John again drives a short way home after a long day from work after picking up his car. The next morning he drives to work again, the same route as always, half highway and half city speeds. He notices the vibration is still present. Once he gets to work he sends an email to the service manager at the dealership about the issues he is having with his car vibrating at highway speeds, he is sure to mention that the car has been in there twice before and this is now the third time he has had to bring the car back for the same concern. The service manager replies back and tells him to bring the car back and that he will personally ride along with him and verify the issue and oversee the repair process. John takes the car back in, gets checked in and drops the car off and picks up his loaner.

A few days go by and John has not heard anything back yet so he gives the dealership service center a call. He was told that the manufacture service representative is coming out to inspect the car for the vibration and he will be contacted back as soon as the car is done. Several more days go by, a week and then two weeks. Finally he gets a call from the service writer and is told his car is ready and to come pick it up. When he arrives he is welcomed by the service manager and informed that the car has been repaired and ready for him. This is the third repair attempt and now 16 days out of service.

John decides the take the long way home this time and goes straight for the highway. Guess what?… The vibration is still there. John heads home in disgust and starts looking over his repair orders. He notices that there was not any actual repairs done only checks of this and that but nothing ever replaced. Even worse, no note that a technician ever road tested the car to make sure the vibration was gone before it was released back to John. John starts doing some research and learns about his states Lemon Law and contacts and attorney.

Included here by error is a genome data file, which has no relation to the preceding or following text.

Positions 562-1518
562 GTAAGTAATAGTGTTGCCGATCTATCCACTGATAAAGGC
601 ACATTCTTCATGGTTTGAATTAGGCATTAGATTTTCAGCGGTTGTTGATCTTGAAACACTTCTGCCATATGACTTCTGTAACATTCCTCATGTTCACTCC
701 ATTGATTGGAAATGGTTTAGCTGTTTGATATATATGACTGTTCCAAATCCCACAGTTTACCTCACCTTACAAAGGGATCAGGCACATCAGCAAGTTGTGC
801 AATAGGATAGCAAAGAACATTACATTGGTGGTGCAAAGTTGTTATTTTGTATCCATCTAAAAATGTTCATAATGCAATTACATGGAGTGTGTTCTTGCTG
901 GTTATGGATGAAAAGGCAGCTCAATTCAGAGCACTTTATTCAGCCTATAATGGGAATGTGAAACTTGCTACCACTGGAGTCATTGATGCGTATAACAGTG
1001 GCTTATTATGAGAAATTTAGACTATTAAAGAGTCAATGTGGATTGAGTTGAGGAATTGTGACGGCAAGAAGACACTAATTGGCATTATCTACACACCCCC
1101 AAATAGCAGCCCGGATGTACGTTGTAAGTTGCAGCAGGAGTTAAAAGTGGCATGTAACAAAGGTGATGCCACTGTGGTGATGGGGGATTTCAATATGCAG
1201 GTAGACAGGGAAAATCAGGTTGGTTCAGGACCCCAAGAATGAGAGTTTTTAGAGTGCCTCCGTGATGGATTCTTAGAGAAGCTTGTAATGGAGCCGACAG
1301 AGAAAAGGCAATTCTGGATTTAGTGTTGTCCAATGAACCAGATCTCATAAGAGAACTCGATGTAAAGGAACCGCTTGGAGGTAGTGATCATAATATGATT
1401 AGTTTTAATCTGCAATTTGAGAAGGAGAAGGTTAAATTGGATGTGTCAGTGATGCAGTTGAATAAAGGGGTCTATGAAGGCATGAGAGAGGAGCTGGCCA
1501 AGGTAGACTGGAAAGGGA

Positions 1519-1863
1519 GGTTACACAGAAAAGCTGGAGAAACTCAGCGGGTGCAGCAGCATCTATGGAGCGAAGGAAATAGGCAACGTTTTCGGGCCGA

What Can I Do To Help Make My “Lemon Law” Case Stronger?

The Lemon Law – What You Should Do Right Now If You Bought A Lemon

As an expert witness vehicle inspector I have worked with a lot of attorneys over the past 10 years. There is one attorney has always stood out as an excellent guy and has a firm that specializes in Lemon Law, Fraud and Misrepresentation Claims for automobiles. Timothy Abeel, one of the nations top Lemon Law Attorneys, Tim Abeel provides some pointers for you about Lemon Law Claims and how to make your case stronger and easier to represent. This is what Tim tells his clients about Lemon Law cases. “Documentation is crucial.  Videos, Pictures,  Repair orders and a journal. When repair orders don’t clearly state the issues that you are experiencing or dealerships may not give a repair order, keep a handwritten journal / timeline.   The more details with the journal / timeline the better.   Take down events as they occur.  Make clear in your journal how the problems are a safety issue with examples of events, how the problems affect in a negative manner your use/life due to the failure to repair.”